After several takeovers from 1969 onwards (ranging from Bendome SA to LMVH), the watch company finally regained its independence in 2003. During that period a Spanish financier, Roberto Lopez Haba, bought the firm and established a small yet ever growing enthusiastic team. Since everything had to be started from scratch everything had to be moved level by level with overall management given to young Richmond bred CEO Clement Brunet-Moret. The comprised small team armed with the huge number of historical products works in unison with a network of independent specialist on resurrecting the old brand in a new age of haute horologie. The proposed pieces objective is to go beyond the simple measure of time to offer new innovations and functions with refinement in the execution. Targeting this niche market the stated goal is to produce 2,000 pieces per year with a price range from 10,000 to 30,000.

Last year, in a return to its origins, it launched a new mens collection called Mercury and this year with the new Bathy V2. Inspired by the eclipse of the planet Mercury by Venus in 1737 – the year that the Favre Manufacture was officially registered – this collection marks the return of the brand to the center of the watch stage.

Historical roots of the brand


Even though Abraham Favre laid the foundation stone of the Favre-Leuba building almost three hundred years ago, it was from 1940 to 1970 that the brand made its most important technical advances in the field of watchmaking, at a time when it was producing almost 600,000 watches a year. Many of us will have forgotten that Favre-Leuba created the first twin-barrel movements, like the FL 251 calibre and the extra-thin FL 269.

BIVOUAC - The watch for every summit


In 1934, the young ethnologist, Paul-Emile Victor, made his first trip to Greenland. In 1947, this ecology pioneer founded the French Polar Expeditions and went on to lead 31 missions to the Arctic and Antarctic. From 1962 onwards, one instrument emerged as his indispensable companion: the famous Favre-Leuba Bivouac.

1962 – BIVOUAC



The revolutionary BIVOUAC has been regarded as an essential instrument for mountaineers since its launch in 1962. It is equipped with multiple measurement functions, one of which indicates the altitude and the weather based on barometric pressure. The aneroid barometer is a real mechanical marvel that functions by means of a partial vacuum in a metal capsule, which contracts when the air pressure is high and expands when it is low. These variations are amplified and transmitted to a mechanism which, coupled with an altimeter, displays the information on the dial.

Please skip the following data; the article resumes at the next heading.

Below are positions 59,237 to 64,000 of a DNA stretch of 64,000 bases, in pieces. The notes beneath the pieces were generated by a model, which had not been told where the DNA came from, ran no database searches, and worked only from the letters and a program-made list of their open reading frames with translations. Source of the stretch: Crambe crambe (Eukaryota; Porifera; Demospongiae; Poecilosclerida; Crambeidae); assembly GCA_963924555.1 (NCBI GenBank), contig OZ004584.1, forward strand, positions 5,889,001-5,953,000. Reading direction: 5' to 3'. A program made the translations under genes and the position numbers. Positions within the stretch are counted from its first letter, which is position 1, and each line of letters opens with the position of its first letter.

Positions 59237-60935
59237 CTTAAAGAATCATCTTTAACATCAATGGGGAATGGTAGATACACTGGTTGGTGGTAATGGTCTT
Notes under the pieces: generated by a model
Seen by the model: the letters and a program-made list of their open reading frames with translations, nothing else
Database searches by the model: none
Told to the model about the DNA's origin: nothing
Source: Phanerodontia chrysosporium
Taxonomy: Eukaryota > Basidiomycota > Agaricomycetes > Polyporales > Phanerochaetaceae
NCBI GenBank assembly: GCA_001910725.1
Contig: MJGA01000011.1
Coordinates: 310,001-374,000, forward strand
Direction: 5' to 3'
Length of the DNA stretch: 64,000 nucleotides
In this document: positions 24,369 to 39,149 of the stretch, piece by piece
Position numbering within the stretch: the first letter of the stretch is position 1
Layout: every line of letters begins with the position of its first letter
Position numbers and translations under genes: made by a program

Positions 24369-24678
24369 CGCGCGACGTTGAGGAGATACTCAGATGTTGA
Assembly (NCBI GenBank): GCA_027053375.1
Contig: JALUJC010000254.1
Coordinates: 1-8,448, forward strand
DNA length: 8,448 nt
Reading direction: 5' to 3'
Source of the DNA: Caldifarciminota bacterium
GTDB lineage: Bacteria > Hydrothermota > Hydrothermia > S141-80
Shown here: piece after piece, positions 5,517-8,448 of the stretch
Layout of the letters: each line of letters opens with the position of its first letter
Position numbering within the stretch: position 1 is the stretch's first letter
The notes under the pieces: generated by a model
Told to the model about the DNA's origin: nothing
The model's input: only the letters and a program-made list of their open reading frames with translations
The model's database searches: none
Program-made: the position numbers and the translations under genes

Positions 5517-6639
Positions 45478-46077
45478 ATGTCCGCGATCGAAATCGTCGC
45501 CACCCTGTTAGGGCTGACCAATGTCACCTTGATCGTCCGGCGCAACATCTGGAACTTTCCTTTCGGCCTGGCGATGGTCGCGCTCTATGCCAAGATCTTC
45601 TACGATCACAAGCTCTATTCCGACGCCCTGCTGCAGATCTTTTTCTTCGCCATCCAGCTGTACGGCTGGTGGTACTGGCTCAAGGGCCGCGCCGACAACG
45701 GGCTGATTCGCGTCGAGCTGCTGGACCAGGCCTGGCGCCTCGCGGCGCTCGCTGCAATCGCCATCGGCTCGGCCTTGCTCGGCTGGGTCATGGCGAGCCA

– Rotating bezel with mobile altitude scale
– Barometric scale with red marker at 760 mmHg
– Red altimeter-barometer hand

Housed in a stainless steel case, the movement has really been really put through its paces, on all five continents and in all conditions. History will remember the extremely accurate performance of this legendary watch in the most hostile environments, at least for as long as it remembers the adventures of some very exceptional men who loved the great outdoors. Aside from Paul-Emile Victor’s expeditions to the Antarctic mentioned above, there were Michel Darbellay’s first
solo ascent of the Eiger and Walter Bonatti’s first conquest of the north face of the Matterhorn. At the end of his climb, this mountaineering virtuoso said, “I can only praise the good performance of the Bivouac; a marvel and a friend!”

From ice to ocean depths


Before worrying about rust, watchmakers sought a way to combat dust. It was from research into sealing their timepieces against air-born impurities that the first water-resistant watches were born. But it was thanks to the invention of the screw-down
crown that the first truly waterproof watch was made. Since then, diver’s watches have undergone spectacular progress, aided by their use in submarine combat units.

1966 - BATHY

BIVOUAC on left and BATHY on right

It was with the BATHY that Favre-Leuba created the first depth gauge graduated in metres (50 m) and feet (160 ft). Besides indicating the length of time spent underwater, the BATHY gave divers a direct and accurate reading of their depth. The BATHY still embodies the Favre-Leuba spirit: inventing new precision instruments that unite the art of watchmaking and a passion for sport.

– Water-resistance tested to 10 atm
– Unidirectional rotating bezel with 60 notches for calculating diving time
– Decompression stages indicator
– High-resistance glass
– Fluorescent displays

2007 - MERCURY

The Mercury collection (name cleverly combining two unique events: the official registration of the Favre Manufacture in Le Locle in 1737 and an extremely rare eclipse (it occurs only every 396 years) of the planet Mercury by Venus) illustrates Favre-Leuba’s ongoing commitment to quality and inspiration as well as its dedication to perfection.